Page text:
If these walls could talk - Alfords, Park N Shop, and the FNB of Monterey

Park N Shop as it appeared in 1983, not long after it took over the building originally built to house Alford's IGA.
By: 
Jeff Kenney

CULVER HISTORY CORNER is a semi-reg­ular feature sponsored by the Antiquarian and Historical Society of Culver. whose quarterly newsletter is also sponsored in The Culver Citizen.

It's been a while since our last entry in this ongoing series of "virtual" visits to major sites of Culver (and their history), and we recently wandered west on Academy Road as far as the former Mr. T's drug store and even to the Plaza and Forest Place apartments.

There's some debate (perhaps some of it tongue-in-cheek and some of it not) as to whether the business district on Lake Shore Drive in Culver across from the town beach qualifies properly as "uptown" or whether the spate of businesses on the far north end of Culver ought to claim that moniker (leaving our friends near the town park under the banner of "mid-town"), even if such a debate might elicit some laughs from more urban-minded folk who consider any deliniation in a town a couple of miles long, at best, to be a bit silly.

Be that as it may, Culver today would be sorely lacking without the many businesses on, and north of Academy Road at Lake Shore. A fairly recent addition to that collection is the Culver branch of the First National Bank of Monterey.

Back in 2010, The Culver Citizen (in this case under the authorship of yours truly) published a lengthy cover story detailing the history of the First National Bank of Monterey itself, which dates back to 1910, and its venerable patriarch, "Clip" Wamsley, who began his career with FNB in 1950.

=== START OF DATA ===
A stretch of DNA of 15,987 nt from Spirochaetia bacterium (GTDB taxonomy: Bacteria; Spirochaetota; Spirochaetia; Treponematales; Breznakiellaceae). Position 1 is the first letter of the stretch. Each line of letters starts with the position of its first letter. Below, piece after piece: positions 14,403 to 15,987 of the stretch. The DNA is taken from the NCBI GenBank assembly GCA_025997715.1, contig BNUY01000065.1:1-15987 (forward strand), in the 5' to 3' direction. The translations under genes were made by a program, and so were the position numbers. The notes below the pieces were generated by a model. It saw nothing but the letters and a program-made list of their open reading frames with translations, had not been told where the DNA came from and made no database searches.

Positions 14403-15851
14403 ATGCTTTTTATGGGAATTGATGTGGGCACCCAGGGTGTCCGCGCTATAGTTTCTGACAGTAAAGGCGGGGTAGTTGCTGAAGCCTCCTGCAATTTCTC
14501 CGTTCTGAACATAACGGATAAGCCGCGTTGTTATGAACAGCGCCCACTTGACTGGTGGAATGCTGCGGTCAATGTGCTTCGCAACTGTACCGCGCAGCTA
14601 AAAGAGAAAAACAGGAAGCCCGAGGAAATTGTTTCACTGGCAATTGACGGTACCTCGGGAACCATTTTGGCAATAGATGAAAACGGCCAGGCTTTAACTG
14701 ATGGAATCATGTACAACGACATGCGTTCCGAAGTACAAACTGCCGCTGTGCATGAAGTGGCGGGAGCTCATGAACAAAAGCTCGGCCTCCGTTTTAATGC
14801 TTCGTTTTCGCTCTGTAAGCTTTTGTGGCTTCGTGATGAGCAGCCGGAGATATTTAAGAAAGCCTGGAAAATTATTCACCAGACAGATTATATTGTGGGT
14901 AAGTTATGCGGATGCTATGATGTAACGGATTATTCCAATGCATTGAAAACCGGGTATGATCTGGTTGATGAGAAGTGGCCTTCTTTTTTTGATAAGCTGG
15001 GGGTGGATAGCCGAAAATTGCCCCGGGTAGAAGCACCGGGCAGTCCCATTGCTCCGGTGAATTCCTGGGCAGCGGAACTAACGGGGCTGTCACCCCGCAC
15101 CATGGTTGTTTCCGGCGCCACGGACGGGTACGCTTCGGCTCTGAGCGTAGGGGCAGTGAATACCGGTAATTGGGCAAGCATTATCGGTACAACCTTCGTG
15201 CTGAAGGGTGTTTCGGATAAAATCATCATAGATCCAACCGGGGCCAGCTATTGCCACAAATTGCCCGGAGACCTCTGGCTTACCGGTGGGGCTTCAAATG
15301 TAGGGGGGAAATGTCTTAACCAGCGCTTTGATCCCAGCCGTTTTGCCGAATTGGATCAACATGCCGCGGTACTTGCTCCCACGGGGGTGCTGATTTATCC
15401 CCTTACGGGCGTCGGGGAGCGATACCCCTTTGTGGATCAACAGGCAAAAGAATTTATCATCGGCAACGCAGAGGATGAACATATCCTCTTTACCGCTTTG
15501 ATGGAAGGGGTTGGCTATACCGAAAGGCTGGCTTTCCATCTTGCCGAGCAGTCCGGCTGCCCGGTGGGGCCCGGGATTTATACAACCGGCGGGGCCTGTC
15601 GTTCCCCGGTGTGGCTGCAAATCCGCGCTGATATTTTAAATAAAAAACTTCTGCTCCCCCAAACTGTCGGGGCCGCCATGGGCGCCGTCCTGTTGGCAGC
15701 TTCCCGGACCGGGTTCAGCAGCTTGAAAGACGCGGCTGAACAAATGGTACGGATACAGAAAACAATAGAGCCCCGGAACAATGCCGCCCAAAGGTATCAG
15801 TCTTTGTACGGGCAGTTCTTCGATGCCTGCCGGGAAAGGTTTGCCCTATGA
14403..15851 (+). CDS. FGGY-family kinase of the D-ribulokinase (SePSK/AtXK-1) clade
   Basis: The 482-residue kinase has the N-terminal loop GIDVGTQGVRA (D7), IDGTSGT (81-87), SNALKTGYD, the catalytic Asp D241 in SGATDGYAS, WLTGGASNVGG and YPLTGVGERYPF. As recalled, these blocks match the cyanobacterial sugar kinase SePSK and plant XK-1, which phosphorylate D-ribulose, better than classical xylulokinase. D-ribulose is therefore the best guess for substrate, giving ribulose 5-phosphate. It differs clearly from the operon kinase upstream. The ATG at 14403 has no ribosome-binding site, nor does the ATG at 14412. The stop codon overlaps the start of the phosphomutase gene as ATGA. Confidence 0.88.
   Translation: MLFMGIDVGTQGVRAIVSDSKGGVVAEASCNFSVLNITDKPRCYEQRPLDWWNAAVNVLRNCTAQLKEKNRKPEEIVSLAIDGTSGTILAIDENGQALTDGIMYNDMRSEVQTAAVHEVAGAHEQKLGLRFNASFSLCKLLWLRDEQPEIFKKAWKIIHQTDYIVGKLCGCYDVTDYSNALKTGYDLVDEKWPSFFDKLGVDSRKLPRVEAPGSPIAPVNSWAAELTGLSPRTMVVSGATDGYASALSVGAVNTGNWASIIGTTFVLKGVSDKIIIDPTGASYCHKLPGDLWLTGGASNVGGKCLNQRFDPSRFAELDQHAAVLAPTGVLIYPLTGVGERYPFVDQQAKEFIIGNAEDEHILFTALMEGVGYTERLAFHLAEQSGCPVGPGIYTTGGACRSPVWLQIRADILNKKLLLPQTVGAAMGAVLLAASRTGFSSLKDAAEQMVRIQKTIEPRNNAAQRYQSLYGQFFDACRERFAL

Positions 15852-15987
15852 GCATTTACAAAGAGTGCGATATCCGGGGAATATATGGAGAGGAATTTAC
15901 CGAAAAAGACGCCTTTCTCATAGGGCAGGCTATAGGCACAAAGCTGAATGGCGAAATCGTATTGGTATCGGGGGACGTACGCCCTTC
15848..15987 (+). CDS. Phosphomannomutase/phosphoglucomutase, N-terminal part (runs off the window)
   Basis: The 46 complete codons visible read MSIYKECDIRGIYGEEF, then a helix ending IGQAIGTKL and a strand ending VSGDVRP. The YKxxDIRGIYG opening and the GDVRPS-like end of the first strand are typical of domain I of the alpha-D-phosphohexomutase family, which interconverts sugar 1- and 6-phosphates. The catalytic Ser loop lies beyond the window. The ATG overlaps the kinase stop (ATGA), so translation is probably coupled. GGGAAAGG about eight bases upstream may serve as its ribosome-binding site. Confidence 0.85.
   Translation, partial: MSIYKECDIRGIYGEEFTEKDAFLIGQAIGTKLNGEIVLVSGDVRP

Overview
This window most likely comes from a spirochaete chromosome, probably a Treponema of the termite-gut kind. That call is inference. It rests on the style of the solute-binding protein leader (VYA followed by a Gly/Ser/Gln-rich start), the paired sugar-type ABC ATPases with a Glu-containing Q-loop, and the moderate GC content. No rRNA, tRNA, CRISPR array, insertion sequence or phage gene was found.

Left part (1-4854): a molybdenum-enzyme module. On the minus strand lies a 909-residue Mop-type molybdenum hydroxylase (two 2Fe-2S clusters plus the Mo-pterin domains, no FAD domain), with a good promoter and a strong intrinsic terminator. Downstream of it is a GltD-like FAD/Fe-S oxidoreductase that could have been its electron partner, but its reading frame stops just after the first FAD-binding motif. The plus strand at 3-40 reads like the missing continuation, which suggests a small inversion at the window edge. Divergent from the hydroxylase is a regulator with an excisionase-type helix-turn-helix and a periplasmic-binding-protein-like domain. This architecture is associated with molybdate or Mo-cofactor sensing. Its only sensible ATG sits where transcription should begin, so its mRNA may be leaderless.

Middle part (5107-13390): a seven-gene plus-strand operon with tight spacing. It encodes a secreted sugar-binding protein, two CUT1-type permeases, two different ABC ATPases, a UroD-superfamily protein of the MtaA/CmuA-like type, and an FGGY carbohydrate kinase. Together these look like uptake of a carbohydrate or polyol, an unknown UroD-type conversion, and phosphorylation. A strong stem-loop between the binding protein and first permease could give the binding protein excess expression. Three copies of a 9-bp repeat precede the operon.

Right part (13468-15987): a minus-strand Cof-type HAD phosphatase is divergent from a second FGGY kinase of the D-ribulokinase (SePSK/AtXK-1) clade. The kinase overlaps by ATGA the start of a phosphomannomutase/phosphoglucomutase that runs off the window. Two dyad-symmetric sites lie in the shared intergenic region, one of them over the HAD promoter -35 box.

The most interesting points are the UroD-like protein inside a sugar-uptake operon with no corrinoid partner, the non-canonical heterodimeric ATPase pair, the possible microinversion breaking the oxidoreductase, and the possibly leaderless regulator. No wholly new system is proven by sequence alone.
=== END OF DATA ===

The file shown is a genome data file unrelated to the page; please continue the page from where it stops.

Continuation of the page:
Culver saw the opening of its own branch of the bank (which has other branches in Winamac and North Judson, in 1993 at 1049 N. Lake Shore, between the Culver Dental Clinic and Park N' Shop supermarket, with branch manager Mark Wamsley greeting customers. The bank represented the first major alternate to the longstanding downtown bank in Culver, which had been the powerhouse State Exhange starting around the turn of the 20th century, and which had changed hands several times in the latter part of the same century.

Like it's central bank in the town of its namesake, the First National Bank of Monterey has made a small-town, personal approach its stock and trade in the years since (a much deeper look at FNB of Monterey can be found here: http://thepilotnews.com/content/monterey-bank-and-%E2%80%98clip%E2%80%99...)

A few steps north sits one of Culver's staple businesses for more than half a century, Park N' Shop, at 1105 N. Lake Shore Drive.

The property itself had been farmland for years up to its 1978 development as Alford's IGA, listed in 1880 as belonging to J. Duddleson (a name which came to be associated with Culver during the Civil War period), and by 1898 to L. Dillon. The Dillon name remained attached into the 20th century, from Arthur Dillon in 1948, to Mildred Dillon starting in 1956. The Dillon property itself could justify a separate article, and encompassed a large amount of land in the vicinity of State Roads 10 and 17, including what is today the Culver Academies-owned pasture land named for 'Sarge' Hudson, as well as the land across SR 17 from that property, extending into the area of the former bowling alley on SR 10, and more.

In the summer of 1978, Alford's IGA, a sister store to the like-named supermarket in Argos, under the leadership of Dave Alford, was opened in a newly-constructed, airily large building. Alford's came on the scene at a period in Culver's history when just one grocery store had survived the changing economic patterns of small-town life: that of Park N' Shop, which itself dated back to 1961 in Culver, when Charles Rhodes added to the chain of Park N' Shop stores he owned in several other communities the former Deckard's Super Market at 115 E. Jefferson (home today of Rideon Bicycles).

Two years later, however, Rhodes upped the ante by opened Park N' Shop in a "new, modern," steel-sided store (much larger than 115 Jefferson had been), east of its former location on land occupied today by part of the Culver Cove parking lot.